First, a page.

The Fan section of Jackman Falls (above)
The last ledge section wasn’t a photographic one. Steep on both sides and a large boulder blocks the front of the falls so I took a photo from above just to show it. (below)
This was where we ended our day, just in time too since it started to rain. We bushwhacked back to the road and walked up hill back to our car. Our 3 legged dog, Drewfie, by now was very tired, and did not appreciate the trek back up. That one leg gets a workout. It was a good day for all of us, even though we were now soaking wet. I am sure this brook would be a sight to see with more rainfall.
I come across many stories and blogs when I Google a subject, especially if that subject is a place I want to explore, like a mountain, a brook, or a pond. While reading these blogs, I think how nice it is that these people take the time to write about their trip and openly share it with strangers, in a manner such that other adventure seekers might want to go have the same experience. On the flip side, some might be terrified and therefore are relieved that they were able to live the experience through someone else’s eyes in the safety of their favorite chair. My point is, it makes me think ‘I would like to do that’. My husband and I often spend our days exploring places, ones that are crowded like 4K footer peaks and some that are deep in the woods where there isn’t a path. We pick a place that sounds good, according to the weather. In the middle of the day we may change our minds as we are sliding down a slope or stepping on a yellow jacket’s nest. In the end, with our aching knees, and burning bee stings we both agree it was a good day.
Truth be told, it is my camera that instigates these treks. Although I am a curious sole, it is my camera that opened my eyes and instilled a desire to capture moments and places of this planet we will live on. This is the reason I take photographs, this is the reason I bushwhack deep into the woods and how my blog came to be. I invite you, and welcome you to see where our camera takes the Sherpa, my husband, who carries my tripod, and me, the Klutz, to new places.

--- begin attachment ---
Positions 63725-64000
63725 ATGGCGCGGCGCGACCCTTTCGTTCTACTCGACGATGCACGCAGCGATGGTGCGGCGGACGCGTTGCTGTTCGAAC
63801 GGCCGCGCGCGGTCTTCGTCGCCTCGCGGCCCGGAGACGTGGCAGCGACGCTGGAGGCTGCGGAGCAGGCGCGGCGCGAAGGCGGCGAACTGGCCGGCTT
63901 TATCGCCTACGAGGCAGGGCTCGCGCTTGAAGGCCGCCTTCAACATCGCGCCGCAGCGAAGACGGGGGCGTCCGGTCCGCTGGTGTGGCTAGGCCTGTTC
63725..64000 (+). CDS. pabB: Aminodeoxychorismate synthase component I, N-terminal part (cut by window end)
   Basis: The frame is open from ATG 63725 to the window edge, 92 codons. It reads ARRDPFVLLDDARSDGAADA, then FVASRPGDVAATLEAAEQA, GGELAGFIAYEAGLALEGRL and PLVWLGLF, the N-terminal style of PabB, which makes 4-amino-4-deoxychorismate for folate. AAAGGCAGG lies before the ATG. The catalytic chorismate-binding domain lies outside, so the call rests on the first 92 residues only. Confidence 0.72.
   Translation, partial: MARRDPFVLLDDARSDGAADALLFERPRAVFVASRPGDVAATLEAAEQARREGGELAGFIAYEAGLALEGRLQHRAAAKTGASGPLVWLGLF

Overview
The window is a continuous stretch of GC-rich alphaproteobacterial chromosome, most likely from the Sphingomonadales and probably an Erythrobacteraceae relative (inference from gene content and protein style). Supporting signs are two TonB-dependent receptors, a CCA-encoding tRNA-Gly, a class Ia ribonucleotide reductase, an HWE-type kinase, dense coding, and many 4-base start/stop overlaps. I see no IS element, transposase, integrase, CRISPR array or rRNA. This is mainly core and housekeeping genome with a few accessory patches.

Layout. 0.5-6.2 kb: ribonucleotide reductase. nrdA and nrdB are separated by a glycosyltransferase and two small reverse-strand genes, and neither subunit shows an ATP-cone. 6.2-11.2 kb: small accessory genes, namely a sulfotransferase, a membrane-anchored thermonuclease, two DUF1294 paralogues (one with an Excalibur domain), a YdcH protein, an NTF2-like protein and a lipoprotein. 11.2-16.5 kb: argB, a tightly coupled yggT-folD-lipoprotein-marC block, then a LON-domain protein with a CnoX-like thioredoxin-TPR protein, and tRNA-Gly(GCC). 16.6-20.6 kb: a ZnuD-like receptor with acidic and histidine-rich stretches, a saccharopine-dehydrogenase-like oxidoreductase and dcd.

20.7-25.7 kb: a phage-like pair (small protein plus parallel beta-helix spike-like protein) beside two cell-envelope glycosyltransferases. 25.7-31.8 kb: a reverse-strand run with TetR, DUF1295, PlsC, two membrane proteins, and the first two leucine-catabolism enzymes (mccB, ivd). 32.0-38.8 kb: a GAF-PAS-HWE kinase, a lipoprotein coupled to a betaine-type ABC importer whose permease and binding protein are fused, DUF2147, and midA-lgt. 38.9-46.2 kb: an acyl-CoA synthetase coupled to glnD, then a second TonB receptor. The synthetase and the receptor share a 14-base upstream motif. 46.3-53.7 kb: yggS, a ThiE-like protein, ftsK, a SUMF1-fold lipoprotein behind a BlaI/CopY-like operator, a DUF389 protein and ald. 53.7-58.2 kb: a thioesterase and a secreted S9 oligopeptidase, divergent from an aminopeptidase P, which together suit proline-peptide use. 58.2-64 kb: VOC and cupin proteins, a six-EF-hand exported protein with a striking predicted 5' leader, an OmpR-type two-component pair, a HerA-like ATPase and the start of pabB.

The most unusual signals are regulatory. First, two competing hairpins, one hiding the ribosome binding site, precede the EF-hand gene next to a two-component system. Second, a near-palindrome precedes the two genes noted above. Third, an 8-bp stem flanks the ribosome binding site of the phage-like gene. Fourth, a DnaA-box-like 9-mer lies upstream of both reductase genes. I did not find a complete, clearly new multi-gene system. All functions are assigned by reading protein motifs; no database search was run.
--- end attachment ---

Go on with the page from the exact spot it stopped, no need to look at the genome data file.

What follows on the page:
Bushwhacking to Ellen’s Falls on Hobbs Brook in Albany, NH. This is on the Kancamagus Hwy between the Blackberry Crossing Campground and Moat View Dr. Parking is limited, but there is some space on the opposite side of the road. It is misting and should be most of the day, which is great weather for photographing waterfalls. The rocks have more colors when wet and the light is better for silky water. The Sherpa is a good sport, he never complains about getting soaked. We scurry up the hill to the left side of the brook and enter the forest. The trees are spread out making it easy to walk and the woods are peaceful due to the wet ground and no wind. A little ways in we see a nice little cascade fanning over a rock that looks like a big clamshell. We note to stop for that on the way back.
Since we don’t know which side of the falls will yield a better picturesque view, we look for places that are easy to cross the brook in case we need to switch sides. The brook was flowing well that day, so there weren’t many places to cross. At one point my husband decided he would cross, it required jumping from rock to rock and it was slippery, since I am carrying the cameras, I opted to remain where I was, did I mention I am a klutz? I took a video of him crossing but by the time it recorded, he was already passed the tricky part and he didn’t get wet.
An hour in, we came to the falls. Mind you we were on opposite sides of the brook, and of course his side had the better view. How does the chicken cross the brook? We are now yelling to each other as the water was loudly roaring. I point to above the falls, like Babe Ruth points to a home run, showing him I am going to look for a place to cross up ahead. Just above the falls it is a different world, peaceful and open, like someone raked it. It resembles a camping area of sorts. Lots of flat ground, a fire pit, trails veering in different directions, and luckily a very shallow area of the brook easy to cross.
We strolled around the area a bit and found the logging road which ends at the camping area. This road can be taken from the Kancamagus Hwy, but it does not run beside the brook. For those of you who prefer a trail instead of getting scratched in the eye by bushes, take the logging road, go across the brook and it is a short walk down to see the falls. However to see clamshell rock, you will have to bushwhack from the Kanc.
After crossing the river to the Sherpa’s side, I walked down to see the rest of the falls. The left side allows you to see into the gorge of Ellen’s Flume.
There wasn’t much else to see so we headed down. After capturing Clamshell Rock, we headed out the same way we came in. As we crested the hill overlooking the Kanc, we were treated to a beautiful sight. The vibrant, autumn foliage was being kissed by the floating waves of fog.
If you have any questions, send me an email, firstname.lastname@example.org or you can message me through FB, Twitter or Instagram. I would also like to hear about your trek to Ellen’s Falls, so let me know.